My father loved the ocean, and when he visited Jersey, he sat on a towel, arms draped over his knees, and looked out into the distance. A man not given to speaking about himself, he never explained what drew him to that landscape — maybe the constant waves or the scattering of light, or the blue-gray horizon or how all of those carved out a place for his meditations. I have friends who love the mountains, any mountains, Pennsylvania’s dense, shadowed trails and the Rockies’ edges and heights. They like the immediacy of surprises — turn a corner on a path and there is an animal, a view, a phenomenon unseen only feet before. I have spent time with both, ocean and mountains, and know something of how they beckon, but for me, finally, it is the three dimensions of space and sky and distance that have captured my desires. The long prospect that gives freedom to the eye. The unimpeded sky over meadow: its long primal sense of space and terrain free of threat. Its promise of possibility. Meadows, prairie, the heath, high desert, treeless ground falling gently away. These places sing for me. What must it have felt like to climb onto the back of a horse and ride into that emptiness of wild blue sky along the upper Missouri or in the Sand Hills of northwestern Nebraska?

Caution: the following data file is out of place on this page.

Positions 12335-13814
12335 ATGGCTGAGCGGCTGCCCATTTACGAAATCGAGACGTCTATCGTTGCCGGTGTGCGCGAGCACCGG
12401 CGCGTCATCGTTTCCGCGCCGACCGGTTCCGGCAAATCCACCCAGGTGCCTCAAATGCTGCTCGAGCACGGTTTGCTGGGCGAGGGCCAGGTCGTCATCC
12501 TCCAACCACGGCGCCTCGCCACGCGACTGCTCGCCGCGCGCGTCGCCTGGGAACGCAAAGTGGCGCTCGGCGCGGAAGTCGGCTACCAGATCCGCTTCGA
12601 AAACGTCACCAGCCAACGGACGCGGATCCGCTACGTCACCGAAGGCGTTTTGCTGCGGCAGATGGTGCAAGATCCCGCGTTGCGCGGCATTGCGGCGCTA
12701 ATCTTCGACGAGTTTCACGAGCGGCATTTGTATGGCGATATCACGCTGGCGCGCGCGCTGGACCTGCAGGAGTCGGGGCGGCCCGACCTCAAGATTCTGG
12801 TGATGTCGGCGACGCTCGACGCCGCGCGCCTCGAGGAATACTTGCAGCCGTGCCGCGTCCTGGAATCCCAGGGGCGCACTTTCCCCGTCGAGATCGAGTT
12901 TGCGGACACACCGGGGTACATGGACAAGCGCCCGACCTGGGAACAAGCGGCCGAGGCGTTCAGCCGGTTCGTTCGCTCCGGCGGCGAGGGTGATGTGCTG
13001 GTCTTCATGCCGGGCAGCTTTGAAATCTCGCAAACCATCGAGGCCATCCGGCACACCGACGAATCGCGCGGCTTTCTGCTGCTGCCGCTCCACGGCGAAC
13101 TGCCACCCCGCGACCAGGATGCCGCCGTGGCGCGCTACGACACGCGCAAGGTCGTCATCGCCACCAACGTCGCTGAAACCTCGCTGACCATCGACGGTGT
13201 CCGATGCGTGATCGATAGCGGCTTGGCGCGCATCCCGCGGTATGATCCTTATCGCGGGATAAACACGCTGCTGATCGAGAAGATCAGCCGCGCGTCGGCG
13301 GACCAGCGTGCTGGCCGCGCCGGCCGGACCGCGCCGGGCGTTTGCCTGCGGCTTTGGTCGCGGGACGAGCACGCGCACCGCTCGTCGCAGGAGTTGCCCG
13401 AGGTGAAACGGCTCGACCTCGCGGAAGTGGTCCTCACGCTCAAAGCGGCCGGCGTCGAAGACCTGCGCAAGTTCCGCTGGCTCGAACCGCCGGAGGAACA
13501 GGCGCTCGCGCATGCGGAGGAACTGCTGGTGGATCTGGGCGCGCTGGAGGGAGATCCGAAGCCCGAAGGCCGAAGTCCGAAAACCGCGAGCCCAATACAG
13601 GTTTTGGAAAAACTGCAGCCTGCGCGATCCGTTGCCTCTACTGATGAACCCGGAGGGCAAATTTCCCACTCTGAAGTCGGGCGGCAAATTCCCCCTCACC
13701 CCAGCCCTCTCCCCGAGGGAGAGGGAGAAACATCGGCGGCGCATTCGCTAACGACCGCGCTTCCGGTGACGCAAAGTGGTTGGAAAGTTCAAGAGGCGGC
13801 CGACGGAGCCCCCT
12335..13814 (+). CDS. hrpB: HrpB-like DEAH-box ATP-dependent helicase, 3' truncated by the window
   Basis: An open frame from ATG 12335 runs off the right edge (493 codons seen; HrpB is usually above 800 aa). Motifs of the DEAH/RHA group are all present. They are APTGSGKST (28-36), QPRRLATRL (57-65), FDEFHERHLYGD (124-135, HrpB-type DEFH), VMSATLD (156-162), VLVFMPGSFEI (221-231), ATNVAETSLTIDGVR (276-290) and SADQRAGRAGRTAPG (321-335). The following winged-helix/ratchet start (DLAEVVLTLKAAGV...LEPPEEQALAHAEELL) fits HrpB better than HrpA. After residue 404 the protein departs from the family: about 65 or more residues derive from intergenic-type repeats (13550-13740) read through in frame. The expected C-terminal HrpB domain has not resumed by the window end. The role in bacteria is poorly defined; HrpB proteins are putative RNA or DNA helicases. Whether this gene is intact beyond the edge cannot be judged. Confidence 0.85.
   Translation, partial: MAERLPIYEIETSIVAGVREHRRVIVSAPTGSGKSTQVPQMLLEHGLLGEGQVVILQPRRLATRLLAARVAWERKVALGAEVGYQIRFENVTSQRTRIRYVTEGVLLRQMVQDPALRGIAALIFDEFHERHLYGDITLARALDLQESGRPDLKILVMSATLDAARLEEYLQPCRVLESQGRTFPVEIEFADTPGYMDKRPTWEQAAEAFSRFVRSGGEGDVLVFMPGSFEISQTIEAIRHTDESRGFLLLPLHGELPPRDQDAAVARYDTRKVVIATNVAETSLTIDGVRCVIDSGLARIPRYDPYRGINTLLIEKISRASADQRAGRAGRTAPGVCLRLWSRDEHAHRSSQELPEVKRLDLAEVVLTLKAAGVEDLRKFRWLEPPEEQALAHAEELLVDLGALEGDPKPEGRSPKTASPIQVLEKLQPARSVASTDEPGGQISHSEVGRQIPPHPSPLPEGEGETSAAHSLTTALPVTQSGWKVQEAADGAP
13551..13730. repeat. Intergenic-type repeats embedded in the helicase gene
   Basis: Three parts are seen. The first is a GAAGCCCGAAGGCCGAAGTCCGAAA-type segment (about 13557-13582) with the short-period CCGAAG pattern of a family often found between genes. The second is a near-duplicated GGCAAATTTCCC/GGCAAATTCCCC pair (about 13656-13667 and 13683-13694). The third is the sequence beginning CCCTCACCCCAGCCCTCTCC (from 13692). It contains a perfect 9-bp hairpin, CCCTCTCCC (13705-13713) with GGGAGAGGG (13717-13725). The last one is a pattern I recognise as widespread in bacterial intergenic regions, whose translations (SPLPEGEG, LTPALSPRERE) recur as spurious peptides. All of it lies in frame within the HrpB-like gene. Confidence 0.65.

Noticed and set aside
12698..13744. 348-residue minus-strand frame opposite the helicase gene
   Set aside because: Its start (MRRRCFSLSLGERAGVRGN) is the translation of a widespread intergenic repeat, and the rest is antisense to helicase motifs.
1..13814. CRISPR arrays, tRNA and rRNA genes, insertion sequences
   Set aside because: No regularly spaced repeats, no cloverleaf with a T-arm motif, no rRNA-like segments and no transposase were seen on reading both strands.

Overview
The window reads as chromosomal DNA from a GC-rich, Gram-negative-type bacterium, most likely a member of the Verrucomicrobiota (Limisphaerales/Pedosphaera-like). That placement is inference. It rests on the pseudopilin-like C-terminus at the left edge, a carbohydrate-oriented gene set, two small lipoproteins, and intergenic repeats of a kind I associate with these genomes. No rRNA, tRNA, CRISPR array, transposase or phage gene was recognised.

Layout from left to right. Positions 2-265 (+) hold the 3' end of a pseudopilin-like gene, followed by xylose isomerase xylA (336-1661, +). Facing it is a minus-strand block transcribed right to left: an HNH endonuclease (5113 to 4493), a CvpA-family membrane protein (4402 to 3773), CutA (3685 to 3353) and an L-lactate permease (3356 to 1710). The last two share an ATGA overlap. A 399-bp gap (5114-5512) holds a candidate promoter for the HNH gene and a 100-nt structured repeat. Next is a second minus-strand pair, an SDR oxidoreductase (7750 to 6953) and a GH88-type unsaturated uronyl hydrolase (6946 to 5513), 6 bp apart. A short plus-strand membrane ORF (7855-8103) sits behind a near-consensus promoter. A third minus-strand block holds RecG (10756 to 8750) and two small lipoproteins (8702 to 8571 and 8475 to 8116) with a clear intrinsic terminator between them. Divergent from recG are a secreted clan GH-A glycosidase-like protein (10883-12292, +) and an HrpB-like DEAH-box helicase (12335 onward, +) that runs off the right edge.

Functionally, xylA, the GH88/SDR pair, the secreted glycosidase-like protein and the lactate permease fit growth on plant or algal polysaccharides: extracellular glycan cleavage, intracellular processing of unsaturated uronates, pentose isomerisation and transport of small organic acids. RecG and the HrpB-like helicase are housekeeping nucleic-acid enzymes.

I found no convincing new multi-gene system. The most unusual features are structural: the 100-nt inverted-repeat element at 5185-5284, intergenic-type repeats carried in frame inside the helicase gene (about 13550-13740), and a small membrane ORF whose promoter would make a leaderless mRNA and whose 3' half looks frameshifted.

For a little while longer I can walk to a wide field, sit in the grass, lock my knees with my arms, come into stillness and watch vultures one hundred yards distant unfolding their wings full bore to the sun like the Egyptian gods they had once been. Close by a cardinal balances on a stalk, his red made a deeper shade by its appearance against a long stretch of johnson grass. And in the foreground a wild coreopsis, a dozen yellow blooms breaking forth and usurping whatever fears have held sway in my darker quarters.
The Sand Hills